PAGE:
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Trump says he's sending direct message to Fed chairman to lower US interest rates
[WASHINGTON] US President Donald Trump told the Wall Street Journal in an interview that he was intentionally sending a direct message to Federal Reserve chairman Jerome Powell that he wanted lower interest rates, even as he acknowledged that the US central bank is an independent entity.
US presidents usually remain silent on such issues in respect toward the Fed's independence. Mr Trump has previously called Fed policies "crazy."
In the interview, Mr Trump launched a fresh assault against Fed chief and hinted that he regretted nominating Powell in the first place. But the president demurred when asked under what circumstances he would fire Mr Powell.
"Every time we do something great, he raises the interest rates," Mr Trump told the Journal. He "almost looks like he's happy raising interest rates," the president added.
Mr Trump told the Journal it was "too early to say, but maybe" he regretted nominating Powell for the four-year term he started in February.
"He was supposed to be a low-interest-rate guy. It's turned out that he's not," Mr Trump added.
It is unclear whether the president would have the authority to remove Powell.
The Federal Reserve Act says the president can remove Fed governors "for cause," but that provision does not apply to the chairman, according to the Journal.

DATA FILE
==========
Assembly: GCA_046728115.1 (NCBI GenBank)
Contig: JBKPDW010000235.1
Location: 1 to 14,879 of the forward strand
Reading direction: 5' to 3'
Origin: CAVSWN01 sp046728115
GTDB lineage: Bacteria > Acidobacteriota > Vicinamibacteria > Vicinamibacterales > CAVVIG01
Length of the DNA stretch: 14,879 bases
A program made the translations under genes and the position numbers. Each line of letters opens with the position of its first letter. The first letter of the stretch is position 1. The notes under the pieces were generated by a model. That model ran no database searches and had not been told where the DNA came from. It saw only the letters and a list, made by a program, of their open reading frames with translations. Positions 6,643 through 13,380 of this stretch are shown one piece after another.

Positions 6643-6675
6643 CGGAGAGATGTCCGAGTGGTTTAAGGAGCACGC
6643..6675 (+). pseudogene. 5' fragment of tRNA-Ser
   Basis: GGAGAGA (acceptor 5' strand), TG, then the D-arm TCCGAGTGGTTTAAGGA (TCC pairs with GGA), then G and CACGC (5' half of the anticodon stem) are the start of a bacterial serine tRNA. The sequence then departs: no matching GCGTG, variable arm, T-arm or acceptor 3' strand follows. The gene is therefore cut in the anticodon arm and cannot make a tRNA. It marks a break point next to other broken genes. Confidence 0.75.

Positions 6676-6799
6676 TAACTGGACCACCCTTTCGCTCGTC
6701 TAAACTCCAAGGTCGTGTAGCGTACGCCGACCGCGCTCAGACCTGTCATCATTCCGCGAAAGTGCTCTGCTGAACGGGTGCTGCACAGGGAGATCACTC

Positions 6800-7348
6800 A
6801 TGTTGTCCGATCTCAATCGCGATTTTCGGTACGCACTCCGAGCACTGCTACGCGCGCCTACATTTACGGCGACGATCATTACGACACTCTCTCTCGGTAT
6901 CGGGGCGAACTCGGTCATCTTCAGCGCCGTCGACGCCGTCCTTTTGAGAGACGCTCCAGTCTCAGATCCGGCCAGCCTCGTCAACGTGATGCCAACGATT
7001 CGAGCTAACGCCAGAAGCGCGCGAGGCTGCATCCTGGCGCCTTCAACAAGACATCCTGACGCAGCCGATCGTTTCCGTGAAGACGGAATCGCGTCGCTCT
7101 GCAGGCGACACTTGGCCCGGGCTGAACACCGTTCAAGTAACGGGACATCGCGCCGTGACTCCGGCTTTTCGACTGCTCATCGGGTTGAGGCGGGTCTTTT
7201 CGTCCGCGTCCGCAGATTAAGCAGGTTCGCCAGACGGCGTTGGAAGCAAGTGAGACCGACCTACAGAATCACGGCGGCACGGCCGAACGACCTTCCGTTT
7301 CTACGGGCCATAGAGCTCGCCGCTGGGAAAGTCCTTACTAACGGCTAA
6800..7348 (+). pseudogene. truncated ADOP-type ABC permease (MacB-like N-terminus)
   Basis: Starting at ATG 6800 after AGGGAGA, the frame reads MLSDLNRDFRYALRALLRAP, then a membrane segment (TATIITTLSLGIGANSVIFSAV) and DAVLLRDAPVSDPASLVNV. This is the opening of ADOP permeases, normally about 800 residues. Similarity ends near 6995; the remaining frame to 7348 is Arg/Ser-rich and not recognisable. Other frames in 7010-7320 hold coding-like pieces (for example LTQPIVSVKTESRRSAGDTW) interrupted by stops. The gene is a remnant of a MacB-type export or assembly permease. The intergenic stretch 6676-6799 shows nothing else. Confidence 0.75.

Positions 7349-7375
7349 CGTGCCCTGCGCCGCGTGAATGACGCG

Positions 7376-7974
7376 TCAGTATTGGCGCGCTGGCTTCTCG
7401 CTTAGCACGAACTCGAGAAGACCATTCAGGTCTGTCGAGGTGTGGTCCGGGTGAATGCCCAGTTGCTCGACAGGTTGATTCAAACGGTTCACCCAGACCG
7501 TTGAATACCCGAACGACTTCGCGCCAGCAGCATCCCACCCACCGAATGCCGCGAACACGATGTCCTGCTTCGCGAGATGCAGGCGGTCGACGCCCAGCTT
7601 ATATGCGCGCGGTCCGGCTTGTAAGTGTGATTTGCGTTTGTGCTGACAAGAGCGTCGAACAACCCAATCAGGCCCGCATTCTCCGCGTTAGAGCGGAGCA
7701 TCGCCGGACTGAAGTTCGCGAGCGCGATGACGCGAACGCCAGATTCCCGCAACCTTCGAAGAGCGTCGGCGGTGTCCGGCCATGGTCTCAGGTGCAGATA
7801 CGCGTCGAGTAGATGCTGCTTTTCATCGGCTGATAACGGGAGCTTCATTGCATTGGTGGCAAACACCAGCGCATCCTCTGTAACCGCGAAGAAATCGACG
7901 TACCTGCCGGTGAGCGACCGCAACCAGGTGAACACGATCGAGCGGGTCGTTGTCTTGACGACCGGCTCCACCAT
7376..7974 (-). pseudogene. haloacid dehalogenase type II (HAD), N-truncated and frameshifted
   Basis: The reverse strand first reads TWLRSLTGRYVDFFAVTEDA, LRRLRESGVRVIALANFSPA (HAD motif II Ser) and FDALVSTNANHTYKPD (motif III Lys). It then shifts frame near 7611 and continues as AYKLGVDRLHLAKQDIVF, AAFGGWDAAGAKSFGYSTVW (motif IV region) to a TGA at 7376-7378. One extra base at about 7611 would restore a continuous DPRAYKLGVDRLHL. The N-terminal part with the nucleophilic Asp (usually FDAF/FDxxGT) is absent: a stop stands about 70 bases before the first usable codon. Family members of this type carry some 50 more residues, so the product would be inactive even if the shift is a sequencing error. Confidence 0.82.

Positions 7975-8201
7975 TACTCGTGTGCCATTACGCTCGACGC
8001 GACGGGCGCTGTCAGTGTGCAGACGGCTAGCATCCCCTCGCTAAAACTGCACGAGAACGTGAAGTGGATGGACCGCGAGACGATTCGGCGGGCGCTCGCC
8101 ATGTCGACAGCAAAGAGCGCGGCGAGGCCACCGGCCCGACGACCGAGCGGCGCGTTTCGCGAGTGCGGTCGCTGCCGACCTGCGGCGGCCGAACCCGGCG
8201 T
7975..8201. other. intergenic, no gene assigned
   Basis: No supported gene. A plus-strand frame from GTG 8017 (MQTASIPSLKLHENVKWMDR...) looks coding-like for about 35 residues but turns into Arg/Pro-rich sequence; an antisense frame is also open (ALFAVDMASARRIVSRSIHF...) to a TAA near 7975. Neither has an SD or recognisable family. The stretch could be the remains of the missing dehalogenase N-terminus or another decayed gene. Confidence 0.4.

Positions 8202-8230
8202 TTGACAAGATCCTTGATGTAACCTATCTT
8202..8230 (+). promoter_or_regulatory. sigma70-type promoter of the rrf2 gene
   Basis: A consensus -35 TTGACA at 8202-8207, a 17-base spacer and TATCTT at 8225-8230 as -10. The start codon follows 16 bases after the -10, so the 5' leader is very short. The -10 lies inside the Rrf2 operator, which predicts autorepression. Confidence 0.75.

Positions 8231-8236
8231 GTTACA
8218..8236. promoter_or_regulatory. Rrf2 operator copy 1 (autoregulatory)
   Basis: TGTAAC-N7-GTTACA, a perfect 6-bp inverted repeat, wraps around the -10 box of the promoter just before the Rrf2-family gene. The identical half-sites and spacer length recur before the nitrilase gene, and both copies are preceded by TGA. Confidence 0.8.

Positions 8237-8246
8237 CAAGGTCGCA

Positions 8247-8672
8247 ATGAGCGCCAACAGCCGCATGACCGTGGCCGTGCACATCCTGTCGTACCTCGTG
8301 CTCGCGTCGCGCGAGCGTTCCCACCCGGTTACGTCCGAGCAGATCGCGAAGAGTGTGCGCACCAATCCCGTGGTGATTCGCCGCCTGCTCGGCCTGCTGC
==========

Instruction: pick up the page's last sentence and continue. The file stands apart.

Mr Trump said the Fed poses the biggest risk to the US economy, adding that higher interest rates would slow growth and add to the national debt.
"To me the Fed is the biggest risk, because I think interest rates are being raised too quickly," Mr Trump said.
US growth reached 4.2 per cent year-on-year in the second quarter, its strongest pace in four years.
On Friday, the government is set to publish the first estimate for the third quarter, which is expected to be 3.3 per cent, according to analysts.
The criticism comes after Mr Trump last week called the Federal Reserve his "biggest threat" and said Powell was moving "too fast" in hiking rates.
The Fed has raised interest rates three times this year as it seeks to prevent a vibrant economy from overheating, and it is widely expected to raise rates again by 0.25 per cent in December.